# Tag Info

31

The main distinction you want to make is between the Green function and the kernel. (I prefer the terminology "Green function" without the 's. Imagine a different name, say, Feynman. People would definitely say the Feynman function, not the Feynman's function. But I digress...) Start with a differential operator, call it $L$. E.g., in the case of ...

28

The correlation function you wrote is a completely general correlation of two quantities, $$\langle f(X) g(Y)\rangle$$ You just use the symbol $x'$ for $Y$ and the symbol $x+x'$ for $X$. If the environment - the vacuum or the material - is translationally invariant, it means that its properties don't depend on overall translations. So if you change $X$ and ...

18

a very intuitive example for correlation functions can be seen in laser speckle metrology. If you shine light on a surface which is rough compared to the wavelength, the resulting reflected signal will be somehow random. This can also be stated as that you cannot say from one point of a signal how a neighbouring one looks like - they are uncorrelated. Such ...

17

This is just a property of Gaussian averaging analogous to the finite dimensional case: $\langle e^{ix} \rangle=\frac{1}{\sqrt{2\pi}\sigma}\int_{-\infty}^{\infty} e^{ix}e^{-\frac{x^2}{2\sigma^2}}=e^{-\frac{\sigma^2}{2}}= e^{-\frac{\langle x^2 \rangle}{2}}$ The field can be decomposed into its independent Gaussian modes and integrated for each mode ...

17

Excellent question, Kostya. Lubos already gave a detailed answer using general arguments in the language of QFT. In astrophysics and cosmology, however, there is another, and very simple, reason why we use the correlation functions all the time. It turns out that the mean value of the function $f(\vec{x})$, denoted $\langle f(\vec{x})\rangle$, can often not ...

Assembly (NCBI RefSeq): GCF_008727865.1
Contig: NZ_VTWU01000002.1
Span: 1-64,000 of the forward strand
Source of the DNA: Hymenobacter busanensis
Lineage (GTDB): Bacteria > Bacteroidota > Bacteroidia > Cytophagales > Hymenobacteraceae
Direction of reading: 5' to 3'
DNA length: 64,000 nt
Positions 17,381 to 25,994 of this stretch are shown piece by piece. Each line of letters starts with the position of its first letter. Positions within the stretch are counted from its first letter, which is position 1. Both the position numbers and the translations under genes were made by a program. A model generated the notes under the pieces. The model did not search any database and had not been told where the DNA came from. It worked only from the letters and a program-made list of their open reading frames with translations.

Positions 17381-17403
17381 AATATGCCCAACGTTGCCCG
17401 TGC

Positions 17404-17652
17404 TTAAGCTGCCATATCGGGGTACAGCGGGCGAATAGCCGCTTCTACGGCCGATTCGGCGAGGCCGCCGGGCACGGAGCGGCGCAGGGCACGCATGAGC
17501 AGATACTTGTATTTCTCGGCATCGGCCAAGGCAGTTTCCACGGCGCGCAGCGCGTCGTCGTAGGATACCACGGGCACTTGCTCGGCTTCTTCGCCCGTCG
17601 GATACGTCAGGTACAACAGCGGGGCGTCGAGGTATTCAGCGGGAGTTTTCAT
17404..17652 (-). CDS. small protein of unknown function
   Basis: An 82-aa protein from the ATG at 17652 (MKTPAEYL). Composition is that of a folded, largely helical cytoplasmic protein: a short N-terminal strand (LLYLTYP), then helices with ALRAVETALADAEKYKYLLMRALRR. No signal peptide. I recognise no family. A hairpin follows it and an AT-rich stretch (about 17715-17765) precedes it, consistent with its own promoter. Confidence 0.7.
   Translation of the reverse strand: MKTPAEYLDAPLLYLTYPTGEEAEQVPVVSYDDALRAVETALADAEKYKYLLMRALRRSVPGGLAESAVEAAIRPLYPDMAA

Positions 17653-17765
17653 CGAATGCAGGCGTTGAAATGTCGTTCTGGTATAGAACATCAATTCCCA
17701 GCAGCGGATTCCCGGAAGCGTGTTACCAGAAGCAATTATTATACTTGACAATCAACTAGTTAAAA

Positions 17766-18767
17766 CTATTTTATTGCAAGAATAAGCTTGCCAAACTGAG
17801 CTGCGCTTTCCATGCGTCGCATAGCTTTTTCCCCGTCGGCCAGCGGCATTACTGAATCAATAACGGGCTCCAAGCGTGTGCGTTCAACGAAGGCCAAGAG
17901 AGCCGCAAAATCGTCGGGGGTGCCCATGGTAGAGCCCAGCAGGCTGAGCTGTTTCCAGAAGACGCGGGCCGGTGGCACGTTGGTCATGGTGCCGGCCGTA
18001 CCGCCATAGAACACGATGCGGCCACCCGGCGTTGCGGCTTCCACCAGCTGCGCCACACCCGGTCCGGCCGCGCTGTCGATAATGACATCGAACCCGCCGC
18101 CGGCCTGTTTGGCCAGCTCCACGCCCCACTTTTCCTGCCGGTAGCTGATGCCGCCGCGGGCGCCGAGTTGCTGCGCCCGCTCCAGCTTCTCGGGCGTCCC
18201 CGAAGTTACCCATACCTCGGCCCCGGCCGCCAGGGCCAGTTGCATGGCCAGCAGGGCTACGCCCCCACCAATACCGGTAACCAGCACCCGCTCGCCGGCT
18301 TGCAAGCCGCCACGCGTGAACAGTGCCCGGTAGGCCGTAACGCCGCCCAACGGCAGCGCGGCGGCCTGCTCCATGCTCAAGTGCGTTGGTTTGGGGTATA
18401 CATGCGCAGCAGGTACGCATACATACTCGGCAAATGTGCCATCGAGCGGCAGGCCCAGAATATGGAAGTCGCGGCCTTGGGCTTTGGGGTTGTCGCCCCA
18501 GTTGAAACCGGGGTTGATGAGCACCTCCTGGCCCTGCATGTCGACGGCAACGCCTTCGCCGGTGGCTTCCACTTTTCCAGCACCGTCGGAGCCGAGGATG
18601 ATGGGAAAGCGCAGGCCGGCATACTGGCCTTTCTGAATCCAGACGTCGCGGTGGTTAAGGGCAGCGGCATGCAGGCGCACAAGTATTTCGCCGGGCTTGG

10

For a given quantum system, the kernel of the path integral is, in fact, the kernel of an integral transform as you explicitly write down. It is the transform that governs time evolution of the system as is manifest in your first equation. For this reason, it is often referred to as the propagator of a given system. For example, for a single, ...

10

First, the term "propagator" is usually defined as the Green's function of the first type, not the second type, i.e. as a solution to the diffential equation $\hat L G = \delta$. At any rate, those definitions are ultimately equivalent – when the details are correctly written down – because the Green's function defined as the correlator in the second ...

9

In axiomatic approaches to quantum field theory, the basic field operators are usually realized as operator-valued distributions. That's what Wightman fields are: operator-valued distributions satisfying the Wightman Axioms. Wightman functions are the correlation functions of Wightman fields, nothing more. There's a nice theorem that says if you have a ...

8

@ArnoldNeumaier and @dushya have both pointed out correct solutions, but I want to elaborate a bit. The easy approach is the one dushya suggested. (You can also do what Arnold Neumaier suggests: First define the time-ordered product of operator-valued distributions, and then take expectation values.) Begin by recalling how Wightman functions are defined. ...

6

David Bar Moshe's derivation is of course right. Let me offer you a Taylor-expansion-based alternative proof: $$\left\langle e^{ix} \right \rangle = \left\langle \sum_{n=1}^\infty \frac{(ix)^n}{n!} \right \rangle = \left\langle \sum_{k=1}^\infty \frac{(ix)^{2k}}{(2k)!} \right \rangle$$ Here, I just used that by some odd-ness, the odd powers have a ...

5

For simplicity, let's restrict the discussion to that of a single particle moving in one dimension. Path integrals can be performed in much broader contexts like quantum field theory, but I think that would conceptually obscure the issue at this point. Let $H$ denote the (time-independent) quantum hamiltonian. Then the time evolution on the system is ...

5

The goal is to find the single particle propagator in the presence of interactions. This propogator will be the sum of all diagrams which have two external vertices. This sum of diagrams would be difficult to compute, but it turns out it easy to write this big sum of diagrams in terms of a sum of a smaller set of diagrams: the set of "one particle ...

5


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